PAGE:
Experts say churn can be disruptive to people’s continuity of benefits and healthcare, particularly if they have medical conditions for which they are receiving treatment. In addition, it can be harder for people to access healthcare providers, particularly specialists, if they switch to Medicaid, which often pays lower rates.

“For a patient under a physician’s care for a condition like cancer or renal failure, changing providers in the midst of chemotherapy or dialysis can be incredibly disruptive,” said Chris Stenrud, executive director of government relations at Kaiser Permanente.

A CMS spokesman said no data on churning between private plans and Medicaid were available for the nearly three dozen states using the federal marketplace. But a committee of health plans selling products on the federal exchange that has been tracking the trend has noted a small but steady exodus from exchange plans. The committee, however, could not determine whether the people exiting the exchange plans were transitioned to Medicaid or employer coverage or became uninsured.

The solution to churn is a refundable, universal tax credit that allows people to buy health insurance of their own choosing, and getting rid of the artificially fragmented market that Obamacare has made worse.

Obamacare Cuts IRS Customer Service

According to the New York Times, Obamacare is to blame for the Internal Revenue Service’s decline in customer service:

The IRS’ overloaded phone system hung up on more than 8 million taxpayers this filing season as the agency cut millions of dollars from taxpayer services to help pay to enforce President Barack Obama’s health law.

What is sadly funny about this new disclosure is that when Obamacare opponents pointed out that Obamacare funded new IRS tax inspectors instead of doctors and nurses, its supporters alleged that the new bureaucrats were going to help ensure people who were owed tax credits got them.

Obamacare Exchanges Still A Bad Consumer Experience

The media have cheered the fact that Obamacare exchanges in 2015 operated better than 2014. It is one of the “achievements” that led them do declare “Mission Accomplished” for Obamacare.

Improvement over 2014 is a very low bar. Indeed, it is hard to imagine how the exchanges could possibly have performed worse this year. New research from the Wharton Business School at the University of Pennsylvania concludes that the exchanges are still ineffective:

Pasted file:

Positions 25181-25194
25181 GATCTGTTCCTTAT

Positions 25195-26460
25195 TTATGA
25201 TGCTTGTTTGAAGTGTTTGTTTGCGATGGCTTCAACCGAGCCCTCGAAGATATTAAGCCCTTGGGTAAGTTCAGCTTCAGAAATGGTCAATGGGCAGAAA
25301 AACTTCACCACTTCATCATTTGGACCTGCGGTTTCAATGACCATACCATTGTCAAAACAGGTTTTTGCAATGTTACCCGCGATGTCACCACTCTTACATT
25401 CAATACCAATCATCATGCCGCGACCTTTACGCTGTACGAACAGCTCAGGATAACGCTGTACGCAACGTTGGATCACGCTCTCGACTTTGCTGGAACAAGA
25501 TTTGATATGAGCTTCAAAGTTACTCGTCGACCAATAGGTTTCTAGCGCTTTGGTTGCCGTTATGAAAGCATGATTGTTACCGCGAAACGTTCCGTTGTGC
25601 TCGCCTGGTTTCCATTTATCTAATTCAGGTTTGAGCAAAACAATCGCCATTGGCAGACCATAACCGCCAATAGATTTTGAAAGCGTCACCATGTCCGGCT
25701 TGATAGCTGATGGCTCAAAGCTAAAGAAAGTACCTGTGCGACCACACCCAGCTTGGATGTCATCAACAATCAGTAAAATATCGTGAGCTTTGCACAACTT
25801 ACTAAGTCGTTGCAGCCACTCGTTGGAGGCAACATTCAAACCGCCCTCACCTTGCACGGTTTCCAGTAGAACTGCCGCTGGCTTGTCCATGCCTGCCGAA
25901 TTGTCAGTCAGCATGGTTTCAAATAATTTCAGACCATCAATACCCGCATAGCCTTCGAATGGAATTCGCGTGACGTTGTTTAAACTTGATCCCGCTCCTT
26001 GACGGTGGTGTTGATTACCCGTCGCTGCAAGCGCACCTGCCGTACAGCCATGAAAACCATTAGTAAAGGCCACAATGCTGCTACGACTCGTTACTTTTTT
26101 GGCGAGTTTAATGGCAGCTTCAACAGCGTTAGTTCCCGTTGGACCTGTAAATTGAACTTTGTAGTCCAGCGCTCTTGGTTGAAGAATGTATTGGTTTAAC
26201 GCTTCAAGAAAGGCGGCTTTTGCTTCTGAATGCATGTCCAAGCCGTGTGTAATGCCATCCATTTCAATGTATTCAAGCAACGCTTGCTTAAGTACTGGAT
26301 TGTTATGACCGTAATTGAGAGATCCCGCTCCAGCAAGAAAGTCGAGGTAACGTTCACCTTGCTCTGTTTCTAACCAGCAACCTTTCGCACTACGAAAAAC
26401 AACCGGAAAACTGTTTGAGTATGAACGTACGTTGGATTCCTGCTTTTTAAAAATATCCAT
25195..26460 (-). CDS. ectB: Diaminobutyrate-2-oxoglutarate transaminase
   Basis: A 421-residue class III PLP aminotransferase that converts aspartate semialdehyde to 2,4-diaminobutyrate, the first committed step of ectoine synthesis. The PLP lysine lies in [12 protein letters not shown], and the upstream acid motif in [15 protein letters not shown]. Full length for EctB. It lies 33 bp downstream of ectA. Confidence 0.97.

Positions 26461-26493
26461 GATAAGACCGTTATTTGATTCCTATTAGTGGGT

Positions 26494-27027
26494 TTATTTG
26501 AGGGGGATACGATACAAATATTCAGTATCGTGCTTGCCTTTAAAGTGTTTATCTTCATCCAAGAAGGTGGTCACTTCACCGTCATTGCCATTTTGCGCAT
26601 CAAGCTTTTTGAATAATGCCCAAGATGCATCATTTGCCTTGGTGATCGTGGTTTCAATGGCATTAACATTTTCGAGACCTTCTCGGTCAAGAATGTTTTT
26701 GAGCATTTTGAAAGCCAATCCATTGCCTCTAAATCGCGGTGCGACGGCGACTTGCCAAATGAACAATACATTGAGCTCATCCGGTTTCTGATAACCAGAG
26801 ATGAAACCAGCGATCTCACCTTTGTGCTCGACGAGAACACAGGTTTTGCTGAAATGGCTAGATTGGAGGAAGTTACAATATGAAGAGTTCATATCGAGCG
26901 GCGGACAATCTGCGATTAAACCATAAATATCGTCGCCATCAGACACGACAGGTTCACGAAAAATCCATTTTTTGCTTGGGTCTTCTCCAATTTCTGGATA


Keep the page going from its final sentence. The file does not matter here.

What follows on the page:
Wharton

…… when users were provided with non-standardized plans sorted by price, an overwhelming 60% relied on a simple rule of thumb for making their selection: choose the plan with the lowest monthly premium. This emphasis on premium cost defeats the entire purpose of the exchanges.

The portals also came up short in helping consumers understand what they were purchasing. Research has shown that health insurance consumers have only a limited understanding of technical aspects of how health insurance works. In a study by the Penn Center for Health Incentives and Behavioral Economics at the Leonard Davis Institute, only 14% of consumers were able to correctly answer four multiple-choice questions about the most important terms in health care: deductibles, copays, premiums and maximum out of pocket costs

Barack Obama Has the Last Word on the Medicare “Doc Fix”

I thought that I had given the last word on the flawed Medicare “doc fix” last Monday. Nope: That honor goes to President Obama. During the three week period the secretly negotiated “doc fix” legislation was being rushed through Congress (“rushed” because the Senate was in recess for most of it), I wrote an article suggesting Republicans who voted for it might be casting their first vote for Obamacare. Well, don’t take my word for it. Now that he’s signed the bill, President Obama has hosted a fabulous garden party for the politicians who voted for it. Yahoo has the whole story, including a photo of Speaker Boehner planting a bipartisan kiss on the cheek of Minority Leader Pelosi. One of my charges was that the law increased federal control of the practice of medicine.

Here’s what the President had to say about that: